A cat seemingly raising it's paw in a 'high five' gesture.
(Picture Credit: belterz/Getty Images)

Top 5 Tricks You Can Teach Any Cat With Clicker Training [VIDEOS]

You’ve heard the saying, “you can’t teach an old dog new tricks,” but some people think you can’t teach any cat any tricks. This simply isn’t true!

Cats are highly intelligent, motivated, and very trainable if you use the right tools. The best of these tools might just be clicker training.

Clicker training involves using a small clicker that fits in the palm of your hand. You can buy clicker training supplies online or at your local pet supply story.

How does clicker training work? The second your cat does something right, you make a clicking noise and give them a treat. Your cat associates the clicking sound with a compelling reward. Check out the intro to clicker training in the video above.

This is better than a verbal “Yes!” or “Good kitty!” because the clicking sound is fast and completely different from anything else in your cat’s environment.

With clicker training, you can teach your cat to do some truly adorable tricks. Here are the top five tricks you can teach your kitty within just a week or so.

1. Entry-Level Trick: Touch The Stick Or Your Hand

This is the easiest trick to teach your cat. When your cat’s nose touches a stick or your hand, make a clicking sound and give kitty a treat.

Once your cat gets the hang of it, move your hand a few feet away so they have to get up and come to you. Reward and repeat.

Eventually, you’ll be able to get your cat to come to you from wherever they are.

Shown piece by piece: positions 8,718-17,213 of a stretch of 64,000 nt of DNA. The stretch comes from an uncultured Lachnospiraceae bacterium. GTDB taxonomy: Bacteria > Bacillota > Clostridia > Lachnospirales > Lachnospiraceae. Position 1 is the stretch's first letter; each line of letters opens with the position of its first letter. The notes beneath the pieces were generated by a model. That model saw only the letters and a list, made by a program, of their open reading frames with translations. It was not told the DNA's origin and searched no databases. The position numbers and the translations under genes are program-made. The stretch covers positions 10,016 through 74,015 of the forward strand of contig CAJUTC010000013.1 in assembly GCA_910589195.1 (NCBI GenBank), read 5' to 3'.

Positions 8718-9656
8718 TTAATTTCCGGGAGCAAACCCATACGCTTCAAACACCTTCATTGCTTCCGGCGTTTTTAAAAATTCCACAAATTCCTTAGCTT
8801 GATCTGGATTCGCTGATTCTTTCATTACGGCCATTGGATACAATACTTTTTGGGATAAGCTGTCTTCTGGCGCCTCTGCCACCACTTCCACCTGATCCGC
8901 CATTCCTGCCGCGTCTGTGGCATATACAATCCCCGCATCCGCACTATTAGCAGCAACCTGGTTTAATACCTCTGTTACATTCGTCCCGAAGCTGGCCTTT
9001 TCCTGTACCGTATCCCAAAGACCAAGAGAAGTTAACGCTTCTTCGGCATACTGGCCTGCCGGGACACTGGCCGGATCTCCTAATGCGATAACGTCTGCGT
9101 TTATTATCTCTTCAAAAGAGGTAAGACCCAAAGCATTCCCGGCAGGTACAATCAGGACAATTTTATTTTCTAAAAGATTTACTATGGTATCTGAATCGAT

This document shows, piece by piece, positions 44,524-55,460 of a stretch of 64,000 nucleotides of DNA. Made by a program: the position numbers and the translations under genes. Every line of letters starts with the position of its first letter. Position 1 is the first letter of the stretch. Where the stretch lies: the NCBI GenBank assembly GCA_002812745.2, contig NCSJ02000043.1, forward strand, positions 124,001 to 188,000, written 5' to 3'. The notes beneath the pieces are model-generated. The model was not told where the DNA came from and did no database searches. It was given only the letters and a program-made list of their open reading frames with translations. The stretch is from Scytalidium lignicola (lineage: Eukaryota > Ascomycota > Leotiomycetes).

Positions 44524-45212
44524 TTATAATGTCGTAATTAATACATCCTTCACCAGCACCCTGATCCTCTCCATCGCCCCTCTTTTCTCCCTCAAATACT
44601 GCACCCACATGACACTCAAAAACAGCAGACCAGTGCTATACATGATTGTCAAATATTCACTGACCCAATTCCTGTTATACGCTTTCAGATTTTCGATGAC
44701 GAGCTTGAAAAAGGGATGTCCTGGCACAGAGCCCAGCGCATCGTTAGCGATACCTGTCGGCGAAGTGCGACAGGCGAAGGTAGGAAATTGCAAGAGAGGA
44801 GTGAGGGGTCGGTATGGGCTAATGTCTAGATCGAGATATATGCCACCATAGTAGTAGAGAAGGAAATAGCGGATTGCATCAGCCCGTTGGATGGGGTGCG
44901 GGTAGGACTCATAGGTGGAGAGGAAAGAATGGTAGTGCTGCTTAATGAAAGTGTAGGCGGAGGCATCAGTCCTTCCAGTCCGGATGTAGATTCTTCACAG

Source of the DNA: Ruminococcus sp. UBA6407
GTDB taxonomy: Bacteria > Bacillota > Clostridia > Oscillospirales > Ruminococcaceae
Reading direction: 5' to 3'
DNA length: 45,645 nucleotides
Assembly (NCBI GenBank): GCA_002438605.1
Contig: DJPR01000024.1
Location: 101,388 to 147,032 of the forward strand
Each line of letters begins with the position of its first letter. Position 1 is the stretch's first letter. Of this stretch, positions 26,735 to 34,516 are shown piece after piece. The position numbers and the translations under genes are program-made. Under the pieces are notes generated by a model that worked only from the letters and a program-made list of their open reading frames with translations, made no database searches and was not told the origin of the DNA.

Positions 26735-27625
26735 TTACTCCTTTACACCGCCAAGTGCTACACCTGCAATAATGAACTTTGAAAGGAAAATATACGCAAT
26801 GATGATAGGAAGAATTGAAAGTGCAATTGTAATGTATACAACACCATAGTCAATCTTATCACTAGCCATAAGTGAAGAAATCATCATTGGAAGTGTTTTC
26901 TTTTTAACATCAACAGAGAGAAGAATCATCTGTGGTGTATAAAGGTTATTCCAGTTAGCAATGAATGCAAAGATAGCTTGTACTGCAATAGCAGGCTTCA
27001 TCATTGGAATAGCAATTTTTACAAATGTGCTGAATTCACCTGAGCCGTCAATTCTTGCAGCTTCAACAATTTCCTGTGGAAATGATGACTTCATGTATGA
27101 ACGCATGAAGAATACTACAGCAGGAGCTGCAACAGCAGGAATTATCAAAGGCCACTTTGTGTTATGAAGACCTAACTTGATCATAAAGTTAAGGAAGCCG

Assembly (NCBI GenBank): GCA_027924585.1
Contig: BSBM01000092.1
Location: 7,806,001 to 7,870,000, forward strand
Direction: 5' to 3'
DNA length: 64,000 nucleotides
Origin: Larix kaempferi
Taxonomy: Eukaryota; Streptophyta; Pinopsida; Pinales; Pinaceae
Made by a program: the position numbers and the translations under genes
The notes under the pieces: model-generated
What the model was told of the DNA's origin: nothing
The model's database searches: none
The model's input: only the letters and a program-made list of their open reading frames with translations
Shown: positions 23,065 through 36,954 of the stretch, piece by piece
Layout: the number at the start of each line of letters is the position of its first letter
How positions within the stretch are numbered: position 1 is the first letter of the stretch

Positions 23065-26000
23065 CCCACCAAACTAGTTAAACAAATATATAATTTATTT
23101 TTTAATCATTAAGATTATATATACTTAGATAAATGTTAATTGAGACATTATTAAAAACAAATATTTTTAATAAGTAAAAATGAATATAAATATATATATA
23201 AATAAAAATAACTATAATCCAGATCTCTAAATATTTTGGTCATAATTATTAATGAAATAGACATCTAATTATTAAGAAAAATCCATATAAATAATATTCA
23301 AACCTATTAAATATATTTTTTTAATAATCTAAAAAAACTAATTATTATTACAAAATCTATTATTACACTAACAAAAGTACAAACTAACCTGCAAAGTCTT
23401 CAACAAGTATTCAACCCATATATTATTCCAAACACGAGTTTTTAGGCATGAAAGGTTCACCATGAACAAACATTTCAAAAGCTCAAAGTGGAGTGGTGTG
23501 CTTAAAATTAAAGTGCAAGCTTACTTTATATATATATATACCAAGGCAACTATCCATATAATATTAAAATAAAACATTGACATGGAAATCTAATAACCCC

2. Sit

You can teach a cat to sit using the same techniques as teaching them to follow a target. Simply hold a treat over the cat’s head and move the treat back, in the direction of their tail.

This will cause them to mimic a sitting position. When they sit, reward them with a click and a treat.

Add the command “sit” so they can learn to respond to the word, too.

3. High Five

The high five is just a little more advanced than the “touch the stick” trick. All you have to do is hold your hand with the treat above your cat’s head, higher than they can touch with their nose.

Eventually, they’ll realize that they need to lift their paw to touch your hand. Reward them with a click and a treat.

Start saying “high five” when you hold your hand over their head, so they make the association. When you do this enough times, it will become automatic, and they’ll learn what “high five” means.

4. Jump On A Stool Or Chair

Some cats will progress through these lessons really fast, so be prepared! Once your cat’s gotten the hang of high-fiving and sitting, teach them to jump on a chair!

At first, just click and treat when they move toward the chair or touch the chair with their paw. When they get the hang of the basics, hold the treat over the chair and say, “jump.”

Kitty will want the treat badly enough that they’ll jump on the chair to get it. Click and reward. Reinforce the behavior with lessons every day!

5. Jump Through A Hoop

This one’s fun and can be the first step toward teaching your cat to run through an obstacle course! Use the target you’ve trained your cat to respond to in the first trick, whether it’s your hand or a stick.

First, lead your cat to the hoop that you’re holding and click and treat as they walk toward the hoop. Start out by keeping the hoop low and lead your cat step-by-step through the hoop, while saying “hoop” so they make the word association.

Eventually, they’ll start going through the hoop faster and faster. Once they’ve gotten the hang of this, hold the hoop higher so they can only go through the hoop if they jump through it. This will become second nature to your cat, and you can use the trick to amaze your friends.

Teaching your cat through clicker training is a great way to build a bond between you and your cat. It also helps expend your cat’s extra energy so they don’t get bored and get into mischief. You’ll need to reinforce with repeated or new lessons every day for the best results.

And don’t worry if your cat gets bored or stops responding after the first four clicks or so. Cats need time to rest and will build their endurance over time. Keep the lessons short at first, and just focus on having fun with your kitty!

Does your cat know any tricks? Have you ever taught them with clicker training? Let us know in the comments below!

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